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Storm Water Utility in the Works

The Whitefish Bay Village Board has hired a consultant to create a storm water utility that would charge fees to residents and tax-exempt organizations based on their impact to the village's storm water system.

Whitefish Bay is moving forward with a storm water utility that would charge fees to residents and tax-exempt organizations based on their impact to the village's storm water system.

The Village Board unanimously awarded a $73,810 contract to AE/COM/Crispell, the second-lowest bidder of the four firms that submitted a proposal to design and implement Whitefish Bay's future storm water utility. The firm bid $67,100, and the village added an additional 10 percent contingency into the budget. The lowest bidder, Clark Dietz/Triology, did not meet the village's specificiations.

Village staff hopes to adopt the storm water utility in July. The development of the utility consists of three phases, and under the contract, the village has the option to back out anytime during the first two phases.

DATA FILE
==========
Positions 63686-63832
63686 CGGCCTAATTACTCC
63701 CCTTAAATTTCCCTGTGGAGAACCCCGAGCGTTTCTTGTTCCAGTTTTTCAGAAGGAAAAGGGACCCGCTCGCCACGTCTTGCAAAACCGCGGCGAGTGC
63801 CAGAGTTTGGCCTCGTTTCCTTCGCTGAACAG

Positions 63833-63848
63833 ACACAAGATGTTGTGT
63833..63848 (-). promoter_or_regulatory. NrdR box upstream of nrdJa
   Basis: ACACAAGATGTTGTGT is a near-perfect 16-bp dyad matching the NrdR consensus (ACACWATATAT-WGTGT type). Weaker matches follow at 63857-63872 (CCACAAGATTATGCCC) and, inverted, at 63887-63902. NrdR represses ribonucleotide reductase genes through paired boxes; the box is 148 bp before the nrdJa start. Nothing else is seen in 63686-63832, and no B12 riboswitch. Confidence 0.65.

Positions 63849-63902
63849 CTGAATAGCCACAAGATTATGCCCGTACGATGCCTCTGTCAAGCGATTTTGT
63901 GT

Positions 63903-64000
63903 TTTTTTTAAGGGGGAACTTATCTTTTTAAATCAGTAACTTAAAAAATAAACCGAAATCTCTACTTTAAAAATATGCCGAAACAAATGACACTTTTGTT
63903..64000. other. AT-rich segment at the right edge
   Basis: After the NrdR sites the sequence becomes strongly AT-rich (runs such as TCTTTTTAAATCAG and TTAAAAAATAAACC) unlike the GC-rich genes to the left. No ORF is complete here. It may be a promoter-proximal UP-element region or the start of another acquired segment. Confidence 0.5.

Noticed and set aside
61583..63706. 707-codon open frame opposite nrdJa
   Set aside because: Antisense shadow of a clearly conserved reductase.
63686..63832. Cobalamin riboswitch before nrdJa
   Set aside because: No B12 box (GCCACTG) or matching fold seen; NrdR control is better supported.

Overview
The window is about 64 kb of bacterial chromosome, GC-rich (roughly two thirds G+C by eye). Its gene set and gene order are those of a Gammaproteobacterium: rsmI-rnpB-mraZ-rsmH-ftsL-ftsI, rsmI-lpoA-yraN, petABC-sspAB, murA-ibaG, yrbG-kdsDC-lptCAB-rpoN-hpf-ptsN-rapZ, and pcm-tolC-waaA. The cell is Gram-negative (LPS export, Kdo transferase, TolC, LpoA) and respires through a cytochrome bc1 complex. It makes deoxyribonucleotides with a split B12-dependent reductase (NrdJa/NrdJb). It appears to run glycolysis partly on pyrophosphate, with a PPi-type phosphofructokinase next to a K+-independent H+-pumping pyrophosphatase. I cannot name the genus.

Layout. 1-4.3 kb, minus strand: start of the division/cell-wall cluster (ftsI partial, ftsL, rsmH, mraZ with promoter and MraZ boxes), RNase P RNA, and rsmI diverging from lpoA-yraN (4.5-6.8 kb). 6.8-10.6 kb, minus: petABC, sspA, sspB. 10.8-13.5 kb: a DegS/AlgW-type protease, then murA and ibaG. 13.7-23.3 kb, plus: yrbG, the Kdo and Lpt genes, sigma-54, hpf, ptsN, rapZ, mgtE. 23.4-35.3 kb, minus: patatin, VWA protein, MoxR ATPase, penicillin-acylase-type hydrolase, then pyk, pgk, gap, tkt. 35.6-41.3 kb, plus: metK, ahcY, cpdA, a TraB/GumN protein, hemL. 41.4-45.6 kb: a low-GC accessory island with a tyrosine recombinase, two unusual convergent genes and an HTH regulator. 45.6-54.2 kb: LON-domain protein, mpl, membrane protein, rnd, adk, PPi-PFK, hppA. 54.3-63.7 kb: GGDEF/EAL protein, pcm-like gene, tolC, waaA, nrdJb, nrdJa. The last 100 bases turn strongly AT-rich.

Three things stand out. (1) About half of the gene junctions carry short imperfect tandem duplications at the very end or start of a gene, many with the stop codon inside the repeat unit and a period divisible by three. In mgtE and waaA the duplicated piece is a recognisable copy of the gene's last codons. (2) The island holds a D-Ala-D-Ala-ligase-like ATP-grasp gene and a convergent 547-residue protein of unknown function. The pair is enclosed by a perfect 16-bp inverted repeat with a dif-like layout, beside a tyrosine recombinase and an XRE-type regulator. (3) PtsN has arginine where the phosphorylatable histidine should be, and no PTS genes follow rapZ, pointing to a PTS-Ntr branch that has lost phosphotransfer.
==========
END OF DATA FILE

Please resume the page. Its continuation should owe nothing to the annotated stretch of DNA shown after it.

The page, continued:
Trustees first decided to create a storm water utility in June. A storm water utility will allow the village to pay for the cost of owning, maintaining and constructing its storm water management system, which will receive a $105 million upgrade over the next 15 years.

Under a storm water utility system, all users - including schools, churches and other tax-exempt groups – would pay for their portion of the storm water system's expenses.

A tri-annual storm water fee will be charged based on each property's storm water impact, similar to the way utility fees are applied to water and sanitary sewer users, according to the proposal submitted by AE/COM/Crispell.

The village has already borrowed $50,000 to pay for the creation of a storm water utility. What is spent of the remaining $23,810 will be included in a future borrowing and will be paid for by the future storm water utility, according to a village memo written by Assistant Village Engineer Aaron Jahncke.

Village Manager Patrick DeGrave said he has worked with Crispell on projects in the past, and they did a great job with public outreach.

Bob McBride November 08, 2012 at 01:55 PM
From the homeowners aspect, wouldn't it be better to simply tack this onto the property tax, as (currently, at least) they are deductible from income taxes? As a fee, no such deduction is available, I believe.

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